Mozambique Plantations

Green Resources’ largest future expansion is focused on Northern Mozambique.  The existing plantations in Mozambique are modest, with 2,700 ha of standing plantations. However, the platform has been put in place for a sharp increase in the speed of the planting from 2013 onwards.  Investments include the country’s most modern tree nursery.

Mozambique is a large, sparsely populated country with huge agriculture and forestry potential.  It has the potential to establish one or more forest plantations that could supply wood for world-scale forest industries, including pulp production, and could become Africa’s largest forestry nation.  The discovery of large reserves of natural gas in Northern Mozambique will ensure a first-class energy supply for future processing facilities; the discovery of large reserves of coal inland has already led to major investments in road and rail infrastructure.  

Green Resources’ Lurio project is aiming to establish 126,000 ha of new hardwood forest plantations in Nampula Province.  Combined with additional supplies from smallholder farms and local small- and medium-sized enterprises, there will be sufficient supplies for a world-scale pulp mill, which could become one of the very lowest-cost producers worldwide. The logistics are excellent, with good connections to the Nacala deep-water port.  Many other wood industries can start up well ahead of a pulp mill, including charcoal, wood chips and pellets, and Northern Mozambique could become the ‘domestic’ supplier of panel boards to the Indian Ocean region.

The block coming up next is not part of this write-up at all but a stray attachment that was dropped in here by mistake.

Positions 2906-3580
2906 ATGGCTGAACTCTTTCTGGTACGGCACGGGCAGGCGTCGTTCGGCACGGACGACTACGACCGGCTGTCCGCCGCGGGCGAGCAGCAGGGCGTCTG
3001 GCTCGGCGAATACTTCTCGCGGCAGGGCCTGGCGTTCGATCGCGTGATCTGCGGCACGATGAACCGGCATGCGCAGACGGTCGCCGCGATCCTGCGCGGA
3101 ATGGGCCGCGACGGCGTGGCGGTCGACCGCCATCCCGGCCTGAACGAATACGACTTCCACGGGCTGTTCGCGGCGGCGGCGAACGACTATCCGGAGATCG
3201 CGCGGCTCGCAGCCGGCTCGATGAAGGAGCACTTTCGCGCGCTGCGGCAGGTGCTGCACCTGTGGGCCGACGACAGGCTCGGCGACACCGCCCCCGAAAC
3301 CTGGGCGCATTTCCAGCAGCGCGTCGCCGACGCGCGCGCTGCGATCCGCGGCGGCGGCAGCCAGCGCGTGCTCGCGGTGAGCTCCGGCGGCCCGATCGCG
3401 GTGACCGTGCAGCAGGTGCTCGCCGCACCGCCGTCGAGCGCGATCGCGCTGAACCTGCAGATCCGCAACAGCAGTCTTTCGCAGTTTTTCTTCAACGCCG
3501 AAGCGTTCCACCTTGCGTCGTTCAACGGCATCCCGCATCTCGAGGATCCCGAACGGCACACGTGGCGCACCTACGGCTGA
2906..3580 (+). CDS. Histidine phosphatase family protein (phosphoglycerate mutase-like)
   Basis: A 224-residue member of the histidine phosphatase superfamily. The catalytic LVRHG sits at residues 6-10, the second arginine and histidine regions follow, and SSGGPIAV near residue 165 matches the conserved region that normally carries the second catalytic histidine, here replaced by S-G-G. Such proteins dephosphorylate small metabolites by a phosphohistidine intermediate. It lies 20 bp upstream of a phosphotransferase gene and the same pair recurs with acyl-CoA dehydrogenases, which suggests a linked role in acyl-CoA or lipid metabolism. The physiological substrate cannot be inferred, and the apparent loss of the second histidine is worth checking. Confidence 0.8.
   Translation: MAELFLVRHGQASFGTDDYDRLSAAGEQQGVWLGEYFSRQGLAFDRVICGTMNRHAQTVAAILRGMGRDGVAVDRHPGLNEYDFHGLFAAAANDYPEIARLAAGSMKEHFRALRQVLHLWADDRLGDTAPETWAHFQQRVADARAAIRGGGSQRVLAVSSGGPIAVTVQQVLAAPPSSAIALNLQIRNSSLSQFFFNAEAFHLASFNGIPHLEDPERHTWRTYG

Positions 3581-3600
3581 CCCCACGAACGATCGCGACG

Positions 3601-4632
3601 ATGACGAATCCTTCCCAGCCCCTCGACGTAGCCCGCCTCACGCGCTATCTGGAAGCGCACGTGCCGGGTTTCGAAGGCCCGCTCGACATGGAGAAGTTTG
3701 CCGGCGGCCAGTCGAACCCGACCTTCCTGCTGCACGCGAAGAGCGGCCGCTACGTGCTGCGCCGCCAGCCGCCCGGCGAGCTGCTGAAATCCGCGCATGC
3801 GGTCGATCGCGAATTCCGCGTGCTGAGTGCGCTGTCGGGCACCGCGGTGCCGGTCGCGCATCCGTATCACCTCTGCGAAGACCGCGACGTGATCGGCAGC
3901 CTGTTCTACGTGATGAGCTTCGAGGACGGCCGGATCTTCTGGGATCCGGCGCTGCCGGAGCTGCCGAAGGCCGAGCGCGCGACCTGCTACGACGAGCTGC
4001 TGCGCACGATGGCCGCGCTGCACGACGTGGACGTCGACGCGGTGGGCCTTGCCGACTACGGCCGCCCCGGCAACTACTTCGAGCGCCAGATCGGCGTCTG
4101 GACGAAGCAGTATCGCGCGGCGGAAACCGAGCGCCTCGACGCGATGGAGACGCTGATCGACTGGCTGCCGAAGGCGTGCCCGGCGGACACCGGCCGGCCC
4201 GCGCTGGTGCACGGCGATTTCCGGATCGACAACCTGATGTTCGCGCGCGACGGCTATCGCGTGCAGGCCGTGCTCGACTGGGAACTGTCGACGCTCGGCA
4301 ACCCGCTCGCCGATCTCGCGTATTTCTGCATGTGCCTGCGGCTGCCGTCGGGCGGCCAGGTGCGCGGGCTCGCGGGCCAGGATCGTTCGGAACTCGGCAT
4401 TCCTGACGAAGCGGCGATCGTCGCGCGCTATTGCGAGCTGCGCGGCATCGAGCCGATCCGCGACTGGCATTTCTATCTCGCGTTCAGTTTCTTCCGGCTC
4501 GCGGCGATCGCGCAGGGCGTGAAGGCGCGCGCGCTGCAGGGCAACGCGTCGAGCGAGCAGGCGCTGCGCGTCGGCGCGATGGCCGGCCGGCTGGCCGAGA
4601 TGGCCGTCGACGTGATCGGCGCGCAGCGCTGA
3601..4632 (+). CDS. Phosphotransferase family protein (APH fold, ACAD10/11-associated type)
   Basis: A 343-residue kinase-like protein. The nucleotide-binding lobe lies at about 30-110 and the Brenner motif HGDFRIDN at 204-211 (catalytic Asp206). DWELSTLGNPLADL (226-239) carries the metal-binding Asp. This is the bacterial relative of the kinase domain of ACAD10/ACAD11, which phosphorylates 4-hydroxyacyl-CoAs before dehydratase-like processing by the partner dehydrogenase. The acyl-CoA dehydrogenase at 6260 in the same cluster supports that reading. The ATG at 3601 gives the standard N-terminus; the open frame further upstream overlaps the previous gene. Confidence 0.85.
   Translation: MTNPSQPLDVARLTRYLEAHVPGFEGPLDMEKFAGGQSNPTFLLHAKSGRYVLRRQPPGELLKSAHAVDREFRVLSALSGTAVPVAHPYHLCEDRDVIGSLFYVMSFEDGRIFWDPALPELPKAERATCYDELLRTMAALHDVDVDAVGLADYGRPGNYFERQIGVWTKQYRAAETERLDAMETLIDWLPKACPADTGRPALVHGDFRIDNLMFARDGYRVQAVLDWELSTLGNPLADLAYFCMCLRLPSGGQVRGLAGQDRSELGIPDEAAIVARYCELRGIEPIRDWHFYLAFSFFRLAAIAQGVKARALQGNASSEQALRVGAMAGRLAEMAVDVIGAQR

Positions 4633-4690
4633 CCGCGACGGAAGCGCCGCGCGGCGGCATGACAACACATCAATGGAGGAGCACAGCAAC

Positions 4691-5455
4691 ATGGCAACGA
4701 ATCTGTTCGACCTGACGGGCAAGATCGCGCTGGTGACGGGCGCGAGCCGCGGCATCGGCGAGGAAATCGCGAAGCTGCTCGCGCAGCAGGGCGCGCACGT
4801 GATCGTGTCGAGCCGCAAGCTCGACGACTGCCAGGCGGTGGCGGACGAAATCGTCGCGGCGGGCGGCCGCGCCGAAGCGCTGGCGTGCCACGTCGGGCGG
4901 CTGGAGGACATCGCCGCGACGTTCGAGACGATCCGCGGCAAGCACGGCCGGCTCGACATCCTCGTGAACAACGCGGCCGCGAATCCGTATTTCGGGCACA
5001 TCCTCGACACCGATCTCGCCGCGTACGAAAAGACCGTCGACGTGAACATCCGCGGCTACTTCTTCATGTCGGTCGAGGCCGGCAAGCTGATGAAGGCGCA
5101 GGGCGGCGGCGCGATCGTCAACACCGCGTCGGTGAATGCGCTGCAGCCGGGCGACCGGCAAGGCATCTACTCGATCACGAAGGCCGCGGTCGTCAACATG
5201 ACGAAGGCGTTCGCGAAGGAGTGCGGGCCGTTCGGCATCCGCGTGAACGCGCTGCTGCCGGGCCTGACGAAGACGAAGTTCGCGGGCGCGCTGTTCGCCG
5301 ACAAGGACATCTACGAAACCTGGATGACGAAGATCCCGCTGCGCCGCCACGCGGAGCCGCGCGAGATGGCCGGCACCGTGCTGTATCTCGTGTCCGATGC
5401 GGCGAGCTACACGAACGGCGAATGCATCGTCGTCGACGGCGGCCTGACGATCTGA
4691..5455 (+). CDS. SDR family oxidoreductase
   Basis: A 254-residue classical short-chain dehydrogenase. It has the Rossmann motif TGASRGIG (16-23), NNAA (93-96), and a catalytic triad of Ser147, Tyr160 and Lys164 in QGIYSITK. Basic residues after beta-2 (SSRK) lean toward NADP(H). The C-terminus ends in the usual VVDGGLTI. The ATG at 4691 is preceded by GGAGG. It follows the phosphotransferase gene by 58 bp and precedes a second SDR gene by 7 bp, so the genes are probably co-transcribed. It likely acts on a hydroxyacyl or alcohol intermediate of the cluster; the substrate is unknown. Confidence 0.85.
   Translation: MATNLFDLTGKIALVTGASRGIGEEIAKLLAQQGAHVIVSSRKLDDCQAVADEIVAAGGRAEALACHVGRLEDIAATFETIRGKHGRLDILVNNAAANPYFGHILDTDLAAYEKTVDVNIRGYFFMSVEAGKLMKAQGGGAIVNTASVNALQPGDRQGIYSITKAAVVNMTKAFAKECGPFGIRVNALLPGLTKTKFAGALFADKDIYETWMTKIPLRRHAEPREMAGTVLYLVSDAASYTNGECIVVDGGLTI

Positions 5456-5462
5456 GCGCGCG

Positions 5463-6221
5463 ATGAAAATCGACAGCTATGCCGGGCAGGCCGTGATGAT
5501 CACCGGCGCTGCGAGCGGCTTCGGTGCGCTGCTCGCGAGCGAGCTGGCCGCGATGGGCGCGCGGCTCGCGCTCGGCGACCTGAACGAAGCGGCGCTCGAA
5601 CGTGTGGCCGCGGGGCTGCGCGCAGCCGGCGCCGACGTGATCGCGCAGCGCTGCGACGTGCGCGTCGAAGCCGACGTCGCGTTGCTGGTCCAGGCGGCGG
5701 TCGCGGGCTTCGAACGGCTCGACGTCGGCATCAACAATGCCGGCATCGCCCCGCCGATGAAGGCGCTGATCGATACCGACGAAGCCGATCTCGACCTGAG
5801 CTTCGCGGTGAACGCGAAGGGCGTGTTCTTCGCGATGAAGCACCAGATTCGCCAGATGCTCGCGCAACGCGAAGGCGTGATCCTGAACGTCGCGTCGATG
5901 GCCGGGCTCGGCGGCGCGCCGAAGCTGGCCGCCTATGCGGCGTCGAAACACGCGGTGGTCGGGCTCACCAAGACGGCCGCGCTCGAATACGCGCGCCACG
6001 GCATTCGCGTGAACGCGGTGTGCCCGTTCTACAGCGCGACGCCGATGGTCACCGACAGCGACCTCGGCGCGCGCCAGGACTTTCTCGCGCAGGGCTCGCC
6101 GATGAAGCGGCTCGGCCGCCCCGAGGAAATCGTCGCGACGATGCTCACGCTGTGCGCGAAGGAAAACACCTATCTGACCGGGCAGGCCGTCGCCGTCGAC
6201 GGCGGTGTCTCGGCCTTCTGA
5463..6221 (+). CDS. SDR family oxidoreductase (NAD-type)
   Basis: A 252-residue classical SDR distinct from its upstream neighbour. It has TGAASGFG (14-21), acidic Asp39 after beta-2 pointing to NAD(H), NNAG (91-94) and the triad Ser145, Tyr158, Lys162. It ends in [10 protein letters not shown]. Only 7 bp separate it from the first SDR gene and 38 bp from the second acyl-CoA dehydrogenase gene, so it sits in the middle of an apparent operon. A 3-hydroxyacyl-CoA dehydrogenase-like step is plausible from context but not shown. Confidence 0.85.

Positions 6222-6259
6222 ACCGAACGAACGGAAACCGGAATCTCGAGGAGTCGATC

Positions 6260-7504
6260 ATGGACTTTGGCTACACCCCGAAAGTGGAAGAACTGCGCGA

Green Resources is also one of half a dozen companies that have established around 30,000 ha of new forest plantations in Niassa Province, located inland from Nampula.  At a higher altitude, the Niassa plantations have, to a large extent, been focused on pine, but driven by interest from international pulp companies, an increasing amount of eucalyptus has been planted during the last couple of years.  Niassa is a likely future producer of solid wood products for the Indian Ocean region, but there are also early plans for a pulp mill in the province.